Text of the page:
Neighbors object to former Port Angeles school becoming pot facility

PORT ANGELES –– Neighbors of the shuttered Fairview School plan to mount a campaign to stop it from becoming a pot growing and processing plant.

“I don’t think a marijuana production facility should take the place of the school I wanted my son to go to,” said Heidi Kaas, who moved to the neighborhood a year before the Port Angeles School District closed the school in 2007.

More than 70 residents of the rural residential neighborhood surrounding the property at 166 Lake Farm Road gathered in the Fairview Grange Hall on Thursday night in response to a plan to turn the former school into a marijuana production and processing facility.

Kurt Jafay of Sequim has applied with Clallam County for a conditional-use permit to use the 9.48-acre site as a growing and processing facility.

He wants to build 12 greenhouses for growing marijuana on its former playfields.

“I will be investing in this neighborhood. I will be providing jobs in a business that’s regulated, taxed and monitored 24/7,” Jafay told the neighbors.

“You won’t even know we’re in there, except the building will be maintained, providing jobs and on the tax rolls.”

A hearing on the permit is slated for Oct. 8, but the county has not begun processing the permit request since it is currently dealing with several permit applications from prospective pot growers.

The Port Angeles School District closed Fairview Elementary because of declining enrollment. Jafay and district officials agreed to a $814,000 purchase price for the site in May.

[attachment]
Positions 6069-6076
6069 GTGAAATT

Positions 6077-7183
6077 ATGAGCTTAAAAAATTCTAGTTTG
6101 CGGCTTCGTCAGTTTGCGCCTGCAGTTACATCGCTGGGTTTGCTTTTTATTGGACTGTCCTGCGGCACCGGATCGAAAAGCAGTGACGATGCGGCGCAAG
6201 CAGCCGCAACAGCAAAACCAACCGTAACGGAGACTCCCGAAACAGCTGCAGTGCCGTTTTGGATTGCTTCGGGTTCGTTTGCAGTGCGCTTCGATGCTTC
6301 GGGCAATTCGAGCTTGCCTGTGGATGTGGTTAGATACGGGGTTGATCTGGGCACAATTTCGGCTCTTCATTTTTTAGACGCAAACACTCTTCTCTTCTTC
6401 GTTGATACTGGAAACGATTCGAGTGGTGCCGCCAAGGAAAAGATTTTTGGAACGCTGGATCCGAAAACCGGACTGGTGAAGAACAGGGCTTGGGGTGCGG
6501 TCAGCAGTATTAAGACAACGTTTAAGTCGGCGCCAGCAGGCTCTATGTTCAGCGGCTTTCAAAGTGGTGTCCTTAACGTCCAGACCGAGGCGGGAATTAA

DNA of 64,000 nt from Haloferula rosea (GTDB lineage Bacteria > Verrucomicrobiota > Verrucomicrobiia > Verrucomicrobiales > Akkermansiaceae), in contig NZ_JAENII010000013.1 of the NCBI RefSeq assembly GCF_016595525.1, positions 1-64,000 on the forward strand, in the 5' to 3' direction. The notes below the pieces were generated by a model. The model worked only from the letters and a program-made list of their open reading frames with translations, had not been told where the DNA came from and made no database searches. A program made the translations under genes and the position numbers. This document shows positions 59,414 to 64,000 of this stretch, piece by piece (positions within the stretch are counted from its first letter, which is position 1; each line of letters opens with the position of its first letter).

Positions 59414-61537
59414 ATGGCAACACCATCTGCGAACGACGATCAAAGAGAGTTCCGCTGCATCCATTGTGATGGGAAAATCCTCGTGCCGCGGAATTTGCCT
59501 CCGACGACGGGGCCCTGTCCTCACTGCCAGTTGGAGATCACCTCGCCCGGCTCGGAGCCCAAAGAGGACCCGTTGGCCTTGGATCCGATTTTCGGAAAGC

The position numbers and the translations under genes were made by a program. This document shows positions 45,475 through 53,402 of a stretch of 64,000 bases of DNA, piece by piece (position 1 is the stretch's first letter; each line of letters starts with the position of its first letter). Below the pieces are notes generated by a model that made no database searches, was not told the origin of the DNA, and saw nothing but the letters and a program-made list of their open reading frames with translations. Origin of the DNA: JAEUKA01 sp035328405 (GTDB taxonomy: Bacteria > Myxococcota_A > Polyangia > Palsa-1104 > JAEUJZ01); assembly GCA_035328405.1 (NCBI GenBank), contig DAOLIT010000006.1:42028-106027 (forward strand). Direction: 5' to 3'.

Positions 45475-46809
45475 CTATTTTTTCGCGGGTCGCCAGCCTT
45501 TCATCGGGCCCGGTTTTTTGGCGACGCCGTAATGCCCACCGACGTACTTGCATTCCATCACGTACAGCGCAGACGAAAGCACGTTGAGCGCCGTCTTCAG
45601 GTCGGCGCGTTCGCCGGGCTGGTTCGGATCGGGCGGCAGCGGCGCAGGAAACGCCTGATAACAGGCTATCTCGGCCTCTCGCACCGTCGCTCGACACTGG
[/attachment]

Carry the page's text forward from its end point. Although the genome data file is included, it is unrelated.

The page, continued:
Neighbors’ fears

Residents feared turning the school into a marijuana factory would bring to their neighborhood increased crime and worried about environmental impacts.

The Fairview neighbors were joined Thursday by residents of the Timberline neighborhood, who were vocal in their opposition to a request by brothers Travis and Ryan Palmer to site a marijuana growing and production facility on Cassidy Road.

Saying the Palmers’ plan did not fit the character of that neighborhood, Clallam County Hearings Examiner Mark Nichols upheld Wednesday a county denial of a conditional-use permit for the Palmers’ place.

“Do not make this about pot,” advised Brad Bucher. “Learn the county’s comprehensive plan, know what it says and know what it says about your neighborhood.

“It is your bible of victory.”

He advised the residents to flood county planners and lawmakers with comments asking them to deny Jafay’s permit.

The neighborhood is zoned neighborhood conservation, which is intended to keep rural neighborhoods rural.

Jafay said his use of the property will have less impacts than were produced when the building was used as a school, with fewer cars, less noise and regular upkeep.

School district officials could not be reached for comment Friday.

The district is still the building’s official owner and is thus listed as the applicant for the county permit because of a 180-day feasibility contingency inserted to allow Jafay to determine whether he would be allowed to put the site to use as he intends to do.

Jafay did not tell school district officials he intended to use the school to grow and process recreational marijuana, which was legalized by the November 2012-approved Initiative 502.

He has applied for a license from the State Liquor Control Board but has not been approved for one.

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Sequim-Dungeness Valley Editor Joe Smillie can be reached at 360-681-2390, ext. 5052, or at jsmillie@peninsuladailynews.com.

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